The Lesson for Today of Fred Harvey

Opinion  By Noel T. Braymer

I recently finished the book “Appetite for America” by Stephen Fried. This book is more than a history of Fred Harvey the man, his family or his company but uses all three as the context of a social history of the United States roughly between 1850 to 1950. Fred Harvey was the proverbial poor boy from England who came to America as a teenager in 1853 to find his fortune and avoid being drafted in the British Army.

Far from being an overnight success he endured many personal and financial setbacks after he came to America. He finally found success in Kansas. He had worked in a restaurant for a short time in New York City when he first came to America and managed one shortly in 1860, but he become successful as an independent businessman with several enterprises and investments.His main business was as a sales agent for several railroads and selling advertising for a local Kansas newspaper. For his work he traveled around the country by train much of the time. Fred Harvey was a middle aged man in his early 40’s by the mid-1870’s when he and a partner opened a business running 3 railroad restaurants for the Kansas and Pacific Railroad. At this time Dining Cars were not practical because passenger trains didn’t have vestibules to allow passengers to walk between cars. The practice in the 19th Century was for the train to stop every 100 miles when it was time to change steam locomotives and crews while giving passengers a 30 minute meal break at the railroad restaurant. These restaurants generally had a reputation for poor food and service.

From his first lunchroom for the Sante Fe in Topeka, Kansas in January 1876 as sole proprietor, Fred Harvey wanted a reputation for his restaurants of quality food and good service. He may have invented “supersizing” by serving quarter of a pie per slice. He made a point of having fresh coffee brewing at all times. With the dramatic flair of a Drill Sergeant in his travels he would make surprise inspections of his restaurants by jumping off the train before it came to a stop and inspecting the restaurant before the first customer was allowed in. If he found a table setting that wasn’t done right he’d yank off the table cloth demanding the table setting be redone before customers came in. What is important is that Fred Harvey knew that he wasn’t in the restaurant business. Today we call it the hospitality business, but it really was the entertainment business.

With most of his business intertwined with the fortunes of the Sante Fe Railroad, Fred Harvey knew he had to give people a reason to travel on the Sante Fe if he wanted more customers. The problem was the West didn’t have much business travel or many people. One of the things he built out West were luxury resort hotels which were the destination. Late 19th Century America had wealthy people who wanted to travel for adventure and in comfort. Fred Harvey through his company created the tourism industry in the American Southwest. This included promoting interest and sales in Native American Art and Jewelry as well as travel to archaeological sites. Western Rail Tourism was responsible for the creation of the National Parks. Some of the few original Fred Harvey hotels still in business are at the Grand Canyon which were always the biggest money makers for the Fred Harvey Company.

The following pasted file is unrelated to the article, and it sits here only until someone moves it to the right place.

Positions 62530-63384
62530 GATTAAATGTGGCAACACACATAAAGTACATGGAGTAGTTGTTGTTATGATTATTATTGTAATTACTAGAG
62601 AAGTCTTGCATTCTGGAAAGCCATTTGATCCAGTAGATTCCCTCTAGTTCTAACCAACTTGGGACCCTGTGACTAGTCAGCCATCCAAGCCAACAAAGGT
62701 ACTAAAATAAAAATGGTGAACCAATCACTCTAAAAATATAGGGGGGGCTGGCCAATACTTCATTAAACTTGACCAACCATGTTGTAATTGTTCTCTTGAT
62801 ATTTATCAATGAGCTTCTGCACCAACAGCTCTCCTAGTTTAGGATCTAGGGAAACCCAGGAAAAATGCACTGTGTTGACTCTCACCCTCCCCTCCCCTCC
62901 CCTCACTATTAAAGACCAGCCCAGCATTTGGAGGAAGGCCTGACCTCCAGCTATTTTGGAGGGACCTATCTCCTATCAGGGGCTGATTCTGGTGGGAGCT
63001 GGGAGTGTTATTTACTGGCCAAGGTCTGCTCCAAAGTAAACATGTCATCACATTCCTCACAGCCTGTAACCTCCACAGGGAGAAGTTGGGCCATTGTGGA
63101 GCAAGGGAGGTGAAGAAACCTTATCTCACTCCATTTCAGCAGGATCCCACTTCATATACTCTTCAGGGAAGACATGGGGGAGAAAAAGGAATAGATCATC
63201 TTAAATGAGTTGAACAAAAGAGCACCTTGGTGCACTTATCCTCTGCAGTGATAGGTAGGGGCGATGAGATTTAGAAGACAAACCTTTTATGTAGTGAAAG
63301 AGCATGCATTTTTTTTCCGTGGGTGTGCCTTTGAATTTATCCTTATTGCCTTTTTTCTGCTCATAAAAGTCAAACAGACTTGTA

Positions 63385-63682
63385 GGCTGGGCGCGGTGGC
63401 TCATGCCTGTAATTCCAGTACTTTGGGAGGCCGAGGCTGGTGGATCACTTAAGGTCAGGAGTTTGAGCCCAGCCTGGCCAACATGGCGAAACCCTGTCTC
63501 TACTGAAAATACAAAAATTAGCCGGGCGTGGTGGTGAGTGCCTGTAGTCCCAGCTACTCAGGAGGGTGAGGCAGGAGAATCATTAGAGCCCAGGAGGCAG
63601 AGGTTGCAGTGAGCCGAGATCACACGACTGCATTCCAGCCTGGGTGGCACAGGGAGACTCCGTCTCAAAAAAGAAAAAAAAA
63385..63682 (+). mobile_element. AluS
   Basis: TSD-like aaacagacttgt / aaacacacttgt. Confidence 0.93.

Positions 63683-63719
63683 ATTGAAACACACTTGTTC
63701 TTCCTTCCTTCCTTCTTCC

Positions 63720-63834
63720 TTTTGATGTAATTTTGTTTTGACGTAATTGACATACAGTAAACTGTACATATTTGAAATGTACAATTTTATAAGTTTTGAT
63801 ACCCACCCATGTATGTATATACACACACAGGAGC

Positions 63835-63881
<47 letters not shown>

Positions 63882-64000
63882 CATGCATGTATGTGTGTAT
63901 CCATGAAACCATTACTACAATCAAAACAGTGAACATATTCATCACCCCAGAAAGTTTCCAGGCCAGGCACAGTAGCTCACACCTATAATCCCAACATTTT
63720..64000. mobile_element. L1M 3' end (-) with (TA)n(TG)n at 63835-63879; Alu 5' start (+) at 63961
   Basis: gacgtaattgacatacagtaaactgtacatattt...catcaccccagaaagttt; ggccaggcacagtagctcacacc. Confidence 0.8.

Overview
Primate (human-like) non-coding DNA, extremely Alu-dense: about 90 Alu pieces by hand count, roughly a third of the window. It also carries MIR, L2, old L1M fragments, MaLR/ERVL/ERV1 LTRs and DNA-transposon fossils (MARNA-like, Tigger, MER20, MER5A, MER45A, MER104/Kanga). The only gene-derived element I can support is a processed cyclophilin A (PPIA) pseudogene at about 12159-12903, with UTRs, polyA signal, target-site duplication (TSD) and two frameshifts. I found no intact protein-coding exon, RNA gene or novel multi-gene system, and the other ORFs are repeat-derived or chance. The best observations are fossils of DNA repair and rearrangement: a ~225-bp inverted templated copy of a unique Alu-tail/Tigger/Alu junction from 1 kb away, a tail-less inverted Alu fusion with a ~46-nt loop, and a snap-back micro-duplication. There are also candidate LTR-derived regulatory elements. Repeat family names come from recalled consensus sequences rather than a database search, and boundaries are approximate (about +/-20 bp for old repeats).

The lesson of Fred Harvey for today is understanding the close connection between the travel industry, the hospitality industry and entertainment. At the zenith of rail passenger service in this country the Fred Harvey Company was the leader in services at train stations. Fred Harvey ran restaurants, hotels, shops, bookstores, newsstands and other passenger services at most Santa Fe Stations and many Union Stations. We have lost most of this at American Train Stations. What services there are train stations can be on the overpriced and tacky side. Many trains stations lack almost everything including lit parking. Today local communities are responsible for local transportation including airports and transportation centers which are often also trains stations. To rebuild passenger rail service, passengers services at the stations are as important or more so than the speed or type of train equipment at the stations for attracting passengers. To increase ridership the lesson of Fred Harvey is you need to do more than meet demand, you must create demand for travel to or from your station. People need a reason, either for business, family or pleasure to travel to your town and to your train station. Meeting these markets are what cities and towns large and small with trains stations should think about to encourage more travel and business to their town and station.

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